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Wednesday, 16 June 2010
Page: 5628


Mr TRUSS (Leader of the Nationals) (11:01 AM) —Obviously, I must respond to some of the jibes coming from the minister. He has frequently been a critic of the fact that there were no satisfactory arrangements for sugar included in the Australia-US Free Trade Agreement. He said that sort of thing would never happen under him and then he signed up to the ASEAN-Australia-New Zealand Free Trade Agreement, which delivered nothing for sugar. So I think the rhetoric there is very empty. He criticised us for giving China market economy status. The current government has done it for Vietnam, if you please. So the pot is very much calling the kettle black.

I also remind the Committee that this government sacrificed the wheat single desk on the grounds that it was somehow or other going to lead to better international trade agreements. Australian wheat growers are already paying a very heavy price for the abolition of the Australian organised wheat marketing arrangements. It is already costing this country hundreds of millions of dollars and we have had absolutely nothing in return. There have been no concessions whatsoever from any other country in response to the so-called free trade advantages that there would be as a result of getting rid of the organised marketing arrangements for wheat. What we do know is that Australian growers have lost heavily; the reputation of Australian wheat is in decline; many of our major markets have been lost to countries like Canada, which still have organised marketing arrangements; and in reality the future for the Australian grain-growing industry is quite perilous at present.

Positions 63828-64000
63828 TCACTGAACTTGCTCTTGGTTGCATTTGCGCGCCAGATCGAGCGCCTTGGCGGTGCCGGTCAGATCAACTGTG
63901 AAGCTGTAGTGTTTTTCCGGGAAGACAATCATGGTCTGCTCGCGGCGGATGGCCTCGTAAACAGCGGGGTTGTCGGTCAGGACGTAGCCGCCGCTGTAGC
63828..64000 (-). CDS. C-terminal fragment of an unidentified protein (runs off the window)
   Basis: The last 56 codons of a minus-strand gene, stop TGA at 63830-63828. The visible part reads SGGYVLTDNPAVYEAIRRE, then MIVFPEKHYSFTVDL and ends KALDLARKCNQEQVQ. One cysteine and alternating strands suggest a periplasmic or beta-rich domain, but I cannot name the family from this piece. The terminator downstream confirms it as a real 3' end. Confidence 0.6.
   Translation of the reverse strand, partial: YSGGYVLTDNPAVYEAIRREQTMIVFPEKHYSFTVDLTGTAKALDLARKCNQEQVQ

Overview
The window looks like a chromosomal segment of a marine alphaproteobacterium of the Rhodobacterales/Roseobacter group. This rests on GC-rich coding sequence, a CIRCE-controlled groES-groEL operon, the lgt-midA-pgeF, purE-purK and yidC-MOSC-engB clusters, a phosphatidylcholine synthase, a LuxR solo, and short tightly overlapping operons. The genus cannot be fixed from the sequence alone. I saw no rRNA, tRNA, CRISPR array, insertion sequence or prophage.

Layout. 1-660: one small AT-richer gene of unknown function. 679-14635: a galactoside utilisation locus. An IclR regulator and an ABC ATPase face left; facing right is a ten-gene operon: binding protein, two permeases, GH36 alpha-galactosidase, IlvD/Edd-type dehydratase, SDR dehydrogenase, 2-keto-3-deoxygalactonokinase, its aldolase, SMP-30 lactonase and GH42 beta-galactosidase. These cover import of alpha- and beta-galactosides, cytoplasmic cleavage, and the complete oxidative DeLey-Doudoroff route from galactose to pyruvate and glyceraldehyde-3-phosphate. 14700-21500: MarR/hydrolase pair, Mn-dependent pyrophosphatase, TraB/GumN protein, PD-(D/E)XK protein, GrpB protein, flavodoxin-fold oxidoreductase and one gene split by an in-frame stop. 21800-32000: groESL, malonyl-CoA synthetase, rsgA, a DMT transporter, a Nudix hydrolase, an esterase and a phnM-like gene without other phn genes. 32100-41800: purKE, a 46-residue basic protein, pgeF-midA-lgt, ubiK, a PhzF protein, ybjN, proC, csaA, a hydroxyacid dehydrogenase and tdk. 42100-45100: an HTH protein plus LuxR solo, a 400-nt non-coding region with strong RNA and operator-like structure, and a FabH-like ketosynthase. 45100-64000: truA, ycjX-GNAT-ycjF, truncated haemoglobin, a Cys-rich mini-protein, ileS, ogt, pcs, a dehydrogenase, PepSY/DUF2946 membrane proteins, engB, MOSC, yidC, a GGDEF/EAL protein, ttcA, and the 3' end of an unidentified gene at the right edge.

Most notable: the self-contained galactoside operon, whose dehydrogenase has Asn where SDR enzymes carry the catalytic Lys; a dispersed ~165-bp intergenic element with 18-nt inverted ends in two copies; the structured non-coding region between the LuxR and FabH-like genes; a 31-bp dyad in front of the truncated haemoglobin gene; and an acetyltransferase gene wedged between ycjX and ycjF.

I note that the government has at long last resumed discussions in relation to the Australia-China free trade agreement, after 14 months when not even a single meeting was held. There certainly has been very little progress there. The last meeting on the Australia-Japan free trade agreement was in April this year. Those negotiations were progressing very well but seem to have slowed. I acknowledge that part of the reason for that will be changes of government in Japan, but it is disappointing that that agreement, which was progressing so well, seems also to have slowed.

Indeed, I note that the government is now turning its attention to a new free trade agreement involving a whole range of countries which we already have agreements with. The proposed new trans-pacific partnership agreement, involving Brunei, Dar es Salaam, Chile, New Zealand and Singapore, is already in place between those countries. Australia, of course, already has FTAs with Chile, New Zealand and Singapore. We do not have all that much trade with Brunei, and I am not sure that signing this agreement will make all that much difference. The other countries that are involved in negotiations include the United States, where we have an FTA; Peru, where one is likely to be achieved quite quickly if that is our objective; and Vietnam, where there are negotiations going on as well.

It seems to me that it is very difficult to find any economic benefit for Australia in this arrangement. It would be far better for us to get an FTA with China or a modernised one with Japan than to have a new deal which gives us access into the markets of Brunei but probably nowhere else that is outside the existing agreement—especially if these agreements simply restate concessions that have already been given in bilateral or other multilateral agreements. This should be about quality and not quantity. I am not necessarily criticising this as an objective that may be around, but let me say that it would be far better for Australia to conclude a constructive, first-class, quality agreement with China—or, for that matter, Vietnam, or, for that matter, Peru—than to be involved in a multilateral agreement of this nature which will undoubtedly take resources away from higher priority agreements.

Trade is important and I think that some of the rhetoric and the criticism of the minister is a little unfair and unjust, and it sounds particularly hollow because he criticised the previous government for what he has done himself again and again and again. In reality the major agreement concluded in his time—the ASEAN FTA—has certainly led to little benefit for Australian producers but open markets for those countries into Australia.